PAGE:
• Giving your family lifelong financial security. Although you may not have a “large” amount of wealth now, you probably have an IRA or a life insurance policy. A modest IRA or life insurance policy could be the foundation for lifelong financial security for your family. To make this a reality, you need to set up your affairs with the proper structures to ensure money avoids costs, taxes, and the risk of financial immaturity or ignorance. We are here to help you ensure that the savings you’ve spent a lifetime building will be there for your family.
  • Fixing broken or old trusts. Many people have inherited assets from parents, aunts, uncles, and others through a trust. Some of these trusts may use old strategies or be expensive or difficult to administer. The law recognizes that old trusts may need some refreshing. There are many options available to modernize an old trust, and the best way to get started is to meet with us so we can explore which option is best for you and the trust you inherited.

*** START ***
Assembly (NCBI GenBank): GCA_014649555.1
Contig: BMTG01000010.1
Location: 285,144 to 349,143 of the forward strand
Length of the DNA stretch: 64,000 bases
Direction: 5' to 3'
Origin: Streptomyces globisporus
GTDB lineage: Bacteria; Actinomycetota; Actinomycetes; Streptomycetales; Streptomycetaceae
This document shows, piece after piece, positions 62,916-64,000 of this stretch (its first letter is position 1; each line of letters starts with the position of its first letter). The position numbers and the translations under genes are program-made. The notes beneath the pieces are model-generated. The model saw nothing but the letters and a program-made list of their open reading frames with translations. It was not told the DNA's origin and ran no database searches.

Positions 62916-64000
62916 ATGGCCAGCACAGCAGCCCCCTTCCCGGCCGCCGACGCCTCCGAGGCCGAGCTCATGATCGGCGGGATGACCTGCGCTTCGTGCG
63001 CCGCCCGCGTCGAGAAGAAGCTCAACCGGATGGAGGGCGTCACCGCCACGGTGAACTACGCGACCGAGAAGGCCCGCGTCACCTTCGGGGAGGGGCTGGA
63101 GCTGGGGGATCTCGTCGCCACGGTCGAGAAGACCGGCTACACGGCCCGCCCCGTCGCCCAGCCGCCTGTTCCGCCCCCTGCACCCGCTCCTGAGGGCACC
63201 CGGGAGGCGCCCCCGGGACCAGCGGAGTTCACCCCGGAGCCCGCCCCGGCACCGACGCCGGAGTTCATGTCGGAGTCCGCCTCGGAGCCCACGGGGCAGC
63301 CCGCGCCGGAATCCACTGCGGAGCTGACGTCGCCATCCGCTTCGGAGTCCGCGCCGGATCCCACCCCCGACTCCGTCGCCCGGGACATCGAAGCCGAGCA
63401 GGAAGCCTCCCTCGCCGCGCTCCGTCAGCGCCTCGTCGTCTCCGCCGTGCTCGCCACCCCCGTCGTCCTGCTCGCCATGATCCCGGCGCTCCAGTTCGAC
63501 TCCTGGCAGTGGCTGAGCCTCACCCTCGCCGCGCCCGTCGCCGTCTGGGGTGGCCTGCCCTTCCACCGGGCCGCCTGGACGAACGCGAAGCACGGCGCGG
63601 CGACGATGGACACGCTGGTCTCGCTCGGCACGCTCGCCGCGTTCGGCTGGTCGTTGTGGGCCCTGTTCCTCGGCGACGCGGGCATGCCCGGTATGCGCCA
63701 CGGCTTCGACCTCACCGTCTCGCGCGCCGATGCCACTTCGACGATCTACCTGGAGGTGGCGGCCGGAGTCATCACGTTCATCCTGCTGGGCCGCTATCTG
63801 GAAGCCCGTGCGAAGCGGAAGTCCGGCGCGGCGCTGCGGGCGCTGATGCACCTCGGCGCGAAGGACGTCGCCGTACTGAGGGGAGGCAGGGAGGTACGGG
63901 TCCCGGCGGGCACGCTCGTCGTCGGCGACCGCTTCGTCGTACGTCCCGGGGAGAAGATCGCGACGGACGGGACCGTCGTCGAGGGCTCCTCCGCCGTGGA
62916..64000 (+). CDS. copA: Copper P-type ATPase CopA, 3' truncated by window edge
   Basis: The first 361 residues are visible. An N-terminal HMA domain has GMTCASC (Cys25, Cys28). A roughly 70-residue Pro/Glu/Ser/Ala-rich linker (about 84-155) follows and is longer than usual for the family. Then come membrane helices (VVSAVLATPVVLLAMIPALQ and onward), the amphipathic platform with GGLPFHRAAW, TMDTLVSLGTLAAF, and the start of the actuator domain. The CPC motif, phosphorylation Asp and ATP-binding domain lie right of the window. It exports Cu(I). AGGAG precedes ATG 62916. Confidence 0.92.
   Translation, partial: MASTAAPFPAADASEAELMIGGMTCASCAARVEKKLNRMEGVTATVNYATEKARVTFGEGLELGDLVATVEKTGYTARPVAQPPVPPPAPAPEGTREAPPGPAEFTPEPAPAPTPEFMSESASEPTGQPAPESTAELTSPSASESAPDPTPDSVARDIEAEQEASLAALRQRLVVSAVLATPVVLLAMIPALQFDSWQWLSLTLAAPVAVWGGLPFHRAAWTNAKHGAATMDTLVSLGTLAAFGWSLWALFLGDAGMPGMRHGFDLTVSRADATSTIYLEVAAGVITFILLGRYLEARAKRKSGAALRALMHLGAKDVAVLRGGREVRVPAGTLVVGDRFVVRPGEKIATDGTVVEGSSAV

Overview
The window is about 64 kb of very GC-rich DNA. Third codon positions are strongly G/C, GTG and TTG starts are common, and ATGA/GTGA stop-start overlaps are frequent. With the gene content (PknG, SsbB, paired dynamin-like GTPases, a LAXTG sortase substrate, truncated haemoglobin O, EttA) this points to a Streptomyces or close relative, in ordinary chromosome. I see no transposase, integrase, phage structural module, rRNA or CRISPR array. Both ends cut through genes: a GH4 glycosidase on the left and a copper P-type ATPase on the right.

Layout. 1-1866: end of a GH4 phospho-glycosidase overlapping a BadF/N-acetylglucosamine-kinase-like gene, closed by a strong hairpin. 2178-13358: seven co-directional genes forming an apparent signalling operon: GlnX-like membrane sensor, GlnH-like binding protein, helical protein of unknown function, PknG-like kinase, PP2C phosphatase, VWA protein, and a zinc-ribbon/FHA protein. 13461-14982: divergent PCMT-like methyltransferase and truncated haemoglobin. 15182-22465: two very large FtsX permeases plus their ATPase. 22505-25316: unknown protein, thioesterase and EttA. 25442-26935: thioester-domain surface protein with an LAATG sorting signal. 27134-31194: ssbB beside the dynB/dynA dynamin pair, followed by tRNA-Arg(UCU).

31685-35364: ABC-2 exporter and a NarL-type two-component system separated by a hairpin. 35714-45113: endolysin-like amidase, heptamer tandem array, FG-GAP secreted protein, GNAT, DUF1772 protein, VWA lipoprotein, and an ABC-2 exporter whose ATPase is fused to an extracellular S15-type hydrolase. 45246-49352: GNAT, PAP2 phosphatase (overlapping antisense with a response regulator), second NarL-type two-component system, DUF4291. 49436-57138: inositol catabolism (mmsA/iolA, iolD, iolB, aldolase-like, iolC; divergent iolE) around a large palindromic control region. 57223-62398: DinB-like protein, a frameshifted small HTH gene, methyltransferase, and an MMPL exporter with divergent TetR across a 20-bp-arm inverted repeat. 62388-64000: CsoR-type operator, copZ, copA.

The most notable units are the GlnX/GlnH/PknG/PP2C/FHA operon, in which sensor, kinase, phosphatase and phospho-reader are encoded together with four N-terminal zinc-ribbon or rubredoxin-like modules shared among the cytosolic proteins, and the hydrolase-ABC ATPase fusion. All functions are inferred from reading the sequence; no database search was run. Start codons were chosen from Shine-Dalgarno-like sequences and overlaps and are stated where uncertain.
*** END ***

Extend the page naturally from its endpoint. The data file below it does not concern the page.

2018 will likely be an exciting, dynamic year. No matter where you are on the estate planning journey, carve out some time to talk with the Belleh Law Group, PLLC at (888) 450-7999 or email: info@bellehlaw.com to make sure that you and your family are fully protected.

 

Give us a call today.

The Belleh Law Group, PLLC – www.bellehlaw.com – (888) 450-7999 – info@bellehlaw.com